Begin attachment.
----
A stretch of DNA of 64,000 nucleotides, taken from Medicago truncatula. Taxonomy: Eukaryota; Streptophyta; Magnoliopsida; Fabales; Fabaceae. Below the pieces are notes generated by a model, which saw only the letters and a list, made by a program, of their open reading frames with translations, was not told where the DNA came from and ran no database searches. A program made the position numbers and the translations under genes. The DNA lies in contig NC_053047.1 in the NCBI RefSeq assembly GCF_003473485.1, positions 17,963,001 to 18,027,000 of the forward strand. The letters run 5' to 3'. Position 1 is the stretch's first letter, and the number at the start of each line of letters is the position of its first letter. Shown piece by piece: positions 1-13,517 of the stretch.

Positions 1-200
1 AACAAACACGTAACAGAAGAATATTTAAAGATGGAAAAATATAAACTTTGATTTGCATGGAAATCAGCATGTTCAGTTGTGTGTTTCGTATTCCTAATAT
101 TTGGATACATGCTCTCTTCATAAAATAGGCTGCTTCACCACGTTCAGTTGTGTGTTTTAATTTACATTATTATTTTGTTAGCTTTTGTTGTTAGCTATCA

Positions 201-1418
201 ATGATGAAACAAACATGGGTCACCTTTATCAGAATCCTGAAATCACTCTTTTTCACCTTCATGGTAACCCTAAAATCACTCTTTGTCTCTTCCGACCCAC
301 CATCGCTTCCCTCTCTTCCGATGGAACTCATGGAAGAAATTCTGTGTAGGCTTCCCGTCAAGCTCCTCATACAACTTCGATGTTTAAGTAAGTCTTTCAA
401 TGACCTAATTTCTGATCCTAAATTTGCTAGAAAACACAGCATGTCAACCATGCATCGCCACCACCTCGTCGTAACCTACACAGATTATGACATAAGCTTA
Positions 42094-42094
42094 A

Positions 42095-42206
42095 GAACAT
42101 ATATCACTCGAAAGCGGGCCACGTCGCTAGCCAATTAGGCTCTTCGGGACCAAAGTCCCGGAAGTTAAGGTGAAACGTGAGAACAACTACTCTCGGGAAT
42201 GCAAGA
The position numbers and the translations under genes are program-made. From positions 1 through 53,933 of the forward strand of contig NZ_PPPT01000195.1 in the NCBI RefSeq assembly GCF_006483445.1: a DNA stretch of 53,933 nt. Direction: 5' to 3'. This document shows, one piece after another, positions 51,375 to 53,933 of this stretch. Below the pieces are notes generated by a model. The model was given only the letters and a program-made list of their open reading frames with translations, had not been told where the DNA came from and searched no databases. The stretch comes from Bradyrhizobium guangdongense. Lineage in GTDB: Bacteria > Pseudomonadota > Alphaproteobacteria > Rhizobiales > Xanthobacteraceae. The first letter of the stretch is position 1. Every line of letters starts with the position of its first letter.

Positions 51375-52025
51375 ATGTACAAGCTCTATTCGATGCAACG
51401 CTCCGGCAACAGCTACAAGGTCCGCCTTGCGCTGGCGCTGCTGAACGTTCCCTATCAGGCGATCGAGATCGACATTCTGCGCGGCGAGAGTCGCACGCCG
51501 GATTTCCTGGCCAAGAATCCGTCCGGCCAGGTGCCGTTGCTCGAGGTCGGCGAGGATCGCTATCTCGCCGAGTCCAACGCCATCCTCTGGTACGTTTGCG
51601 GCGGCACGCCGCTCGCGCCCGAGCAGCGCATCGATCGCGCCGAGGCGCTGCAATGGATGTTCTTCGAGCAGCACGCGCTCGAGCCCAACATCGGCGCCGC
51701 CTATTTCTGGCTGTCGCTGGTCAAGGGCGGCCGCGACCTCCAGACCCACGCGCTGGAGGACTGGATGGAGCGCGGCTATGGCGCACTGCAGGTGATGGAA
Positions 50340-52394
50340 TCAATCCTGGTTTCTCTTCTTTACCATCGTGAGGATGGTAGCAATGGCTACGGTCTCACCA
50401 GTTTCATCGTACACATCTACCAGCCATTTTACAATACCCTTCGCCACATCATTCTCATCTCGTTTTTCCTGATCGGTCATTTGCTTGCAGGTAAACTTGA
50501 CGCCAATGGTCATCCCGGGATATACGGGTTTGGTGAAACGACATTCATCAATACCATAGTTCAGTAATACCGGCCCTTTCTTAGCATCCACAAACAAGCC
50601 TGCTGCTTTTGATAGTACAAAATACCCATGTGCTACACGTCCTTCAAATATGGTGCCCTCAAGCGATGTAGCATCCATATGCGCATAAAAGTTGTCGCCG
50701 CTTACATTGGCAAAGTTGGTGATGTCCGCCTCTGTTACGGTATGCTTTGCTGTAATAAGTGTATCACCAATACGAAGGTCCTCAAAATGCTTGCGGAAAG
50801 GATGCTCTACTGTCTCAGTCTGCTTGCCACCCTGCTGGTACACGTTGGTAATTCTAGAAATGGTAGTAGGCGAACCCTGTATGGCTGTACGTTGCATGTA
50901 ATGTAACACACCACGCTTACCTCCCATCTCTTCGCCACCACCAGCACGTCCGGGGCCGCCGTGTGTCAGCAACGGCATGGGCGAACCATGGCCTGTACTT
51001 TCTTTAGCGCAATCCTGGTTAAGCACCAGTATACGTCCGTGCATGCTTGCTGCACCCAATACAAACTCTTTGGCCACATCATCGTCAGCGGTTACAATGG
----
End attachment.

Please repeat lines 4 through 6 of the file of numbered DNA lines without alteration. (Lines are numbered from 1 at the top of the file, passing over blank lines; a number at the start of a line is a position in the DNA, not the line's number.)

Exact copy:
101 TTGGATACATGCTCTCTTCATAAAATAGGCTGCTTCACCACGTTCAGTTGTGTGTTTTAATTTACATTATTATTTTGTTAGCTTTTGTTGTTAGCTATCA

Positions 201-1418
201 ATGATGAAACAAACATGGGTCACCTTTATCAGAATCCTGAAATCACTCTTTTTCACCTTCATGGTAACCCTAAAATCACTCTTTGTCTCTTCCGACCCAC